by Alexander Manda
Mexico is working with Latin American peers Colombia and Costa Rica to fight greenhouse gases via carbon storage, the nation's Environment Secretary Juan RafaelElvira Quesada said on Monday.
"We are working with Costa Rica and Colombia on environment mitigation and education, and seeking a joint system for storing carbon," Elvira said in a press conference.
Methane, produced by rotting organic waste, and carbon dioxide, mostly produced by engines and electricity turbines, are main greenhouse gases in the Earth's atmosphere. Carbon capture and storage serve an effective way to check and reverse the climate change.
Even without other countries' cooperation, Mexico will endeavor to combat climate change since it has realized the high cost of ignoring it, Elvira said.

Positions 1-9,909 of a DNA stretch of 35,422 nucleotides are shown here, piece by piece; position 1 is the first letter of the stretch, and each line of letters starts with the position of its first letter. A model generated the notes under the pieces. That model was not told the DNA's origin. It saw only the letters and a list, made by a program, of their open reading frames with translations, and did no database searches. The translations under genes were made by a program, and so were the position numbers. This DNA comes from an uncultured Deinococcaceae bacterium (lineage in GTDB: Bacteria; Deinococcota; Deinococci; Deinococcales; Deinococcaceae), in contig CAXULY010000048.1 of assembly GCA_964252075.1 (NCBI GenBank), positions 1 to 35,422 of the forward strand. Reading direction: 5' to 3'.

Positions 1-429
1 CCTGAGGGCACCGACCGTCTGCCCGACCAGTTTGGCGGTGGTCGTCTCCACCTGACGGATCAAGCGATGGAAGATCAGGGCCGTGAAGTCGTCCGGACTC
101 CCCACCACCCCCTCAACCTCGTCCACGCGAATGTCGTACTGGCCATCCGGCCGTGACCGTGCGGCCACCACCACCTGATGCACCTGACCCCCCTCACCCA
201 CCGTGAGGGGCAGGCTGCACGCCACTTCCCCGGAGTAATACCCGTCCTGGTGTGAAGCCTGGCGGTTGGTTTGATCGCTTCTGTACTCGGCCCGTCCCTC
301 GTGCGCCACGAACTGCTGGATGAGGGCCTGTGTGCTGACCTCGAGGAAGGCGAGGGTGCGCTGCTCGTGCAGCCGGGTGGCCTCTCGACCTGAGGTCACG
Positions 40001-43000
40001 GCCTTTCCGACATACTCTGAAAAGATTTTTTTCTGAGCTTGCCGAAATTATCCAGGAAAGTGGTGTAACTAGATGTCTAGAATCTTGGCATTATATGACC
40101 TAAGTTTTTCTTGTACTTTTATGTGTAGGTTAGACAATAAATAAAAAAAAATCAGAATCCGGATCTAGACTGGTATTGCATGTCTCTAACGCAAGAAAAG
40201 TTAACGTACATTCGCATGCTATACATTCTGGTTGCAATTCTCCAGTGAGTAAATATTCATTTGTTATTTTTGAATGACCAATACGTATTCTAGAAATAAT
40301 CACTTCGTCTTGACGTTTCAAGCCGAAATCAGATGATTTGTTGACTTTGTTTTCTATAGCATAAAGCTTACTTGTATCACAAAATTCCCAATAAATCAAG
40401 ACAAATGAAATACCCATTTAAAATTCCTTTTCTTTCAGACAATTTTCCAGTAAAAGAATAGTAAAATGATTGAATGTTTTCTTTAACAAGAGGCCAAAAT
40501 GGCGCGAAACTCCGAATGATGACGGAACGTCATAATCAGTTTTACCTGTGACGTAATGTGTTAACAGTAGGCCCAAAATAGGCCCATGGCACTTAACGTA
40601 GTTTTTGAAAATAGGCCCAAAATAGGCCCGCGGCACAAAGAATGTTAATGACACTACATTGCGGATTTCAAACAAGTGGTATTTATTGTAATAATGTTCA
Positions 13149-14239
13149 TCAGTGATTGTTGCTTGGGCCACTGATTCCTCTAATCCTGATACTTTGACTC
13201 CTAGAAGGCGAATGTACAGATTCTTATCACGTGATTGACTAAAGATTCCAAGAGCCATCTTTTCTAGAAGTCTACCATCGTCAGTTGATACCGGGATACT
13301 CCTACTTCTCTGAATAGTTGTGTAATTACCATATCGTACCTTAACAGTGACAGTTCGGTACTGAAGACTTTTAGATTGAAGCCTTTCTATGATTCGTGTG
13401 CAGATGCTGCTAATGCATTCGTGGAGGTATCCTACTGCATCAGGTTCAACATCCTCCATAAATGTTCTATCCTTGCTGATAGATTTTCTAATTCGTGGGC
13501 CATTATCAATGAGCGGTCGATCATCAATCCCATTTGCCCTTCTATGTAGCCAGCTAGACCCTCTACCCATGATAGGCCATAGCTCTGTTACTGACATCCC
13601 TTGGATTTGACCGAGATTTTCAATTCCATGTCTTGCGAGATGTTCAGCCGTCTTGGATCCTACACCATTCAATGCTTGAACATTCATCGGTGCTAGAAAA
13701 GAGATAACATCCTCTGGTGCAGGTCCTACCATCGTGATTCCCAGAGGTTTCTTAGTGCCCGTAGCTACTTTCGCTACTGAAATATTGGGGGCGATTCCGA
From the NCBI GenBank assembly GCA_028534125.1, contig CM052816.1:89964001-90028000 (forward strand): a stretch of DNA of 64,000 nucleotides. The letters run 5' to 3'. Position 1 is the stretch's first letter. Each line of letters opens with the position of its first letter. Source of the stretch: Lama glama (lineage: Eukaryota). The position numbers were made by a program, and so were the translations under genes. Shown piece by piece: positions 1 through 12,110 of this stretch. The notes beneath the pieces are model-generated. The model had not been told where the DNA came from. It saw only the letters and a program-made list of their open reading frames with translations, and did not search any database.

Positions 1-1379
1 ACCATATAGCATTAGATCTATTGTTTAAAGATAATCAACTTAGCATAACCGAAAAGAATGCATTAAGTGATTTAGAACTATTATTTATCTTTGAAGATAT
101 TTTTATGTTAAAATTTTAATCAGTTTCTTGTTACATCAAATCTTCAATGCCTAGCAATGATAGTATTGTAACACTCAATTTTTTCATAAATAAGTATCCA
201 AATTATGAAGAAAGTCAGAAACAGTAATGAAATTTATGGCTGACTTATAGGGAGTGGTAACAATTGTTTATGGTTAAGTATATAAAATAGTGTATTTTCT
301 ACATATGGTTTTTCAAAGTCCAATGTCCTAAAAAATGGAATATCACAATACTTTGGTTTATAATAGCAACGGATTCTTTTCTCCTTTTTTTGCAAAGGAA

He estimated that if Mexico chose to do nothing about climate change, it would suffer a heavy loss of nearly 15.3 percent of gross domestic product (GDP), while the cost of prevention over the same time would be around 5.6 percent.
"Climate change clearly costs more than mitigation," he said. In 2007, heavy rains flooded 70 percent of southern state Tabasco, inflicting a loss of 0.5 percent of GDP, he said.
He said that the Mexican government had committed to reducing greenhouse gas emissions by 128.5 million tons from 2008 to 2012.
"We aim to emit less without sacrificing growth ... (the plan) helps boost foreign direct investment and budget efficiency and create a low carbon economy," he said.
Mexico produces 6.4 tons of greenhouse gases per person, around 9 percent less than the world average of 7.1 tons. It is responsible for around 1.6 percent of total world emissions.
Mexico has started negotiations with the United States and Canada, its two partners in the North American Free Trade Agreement, about trilateral collaboration on clean energy and energy efficiency, Elvira added.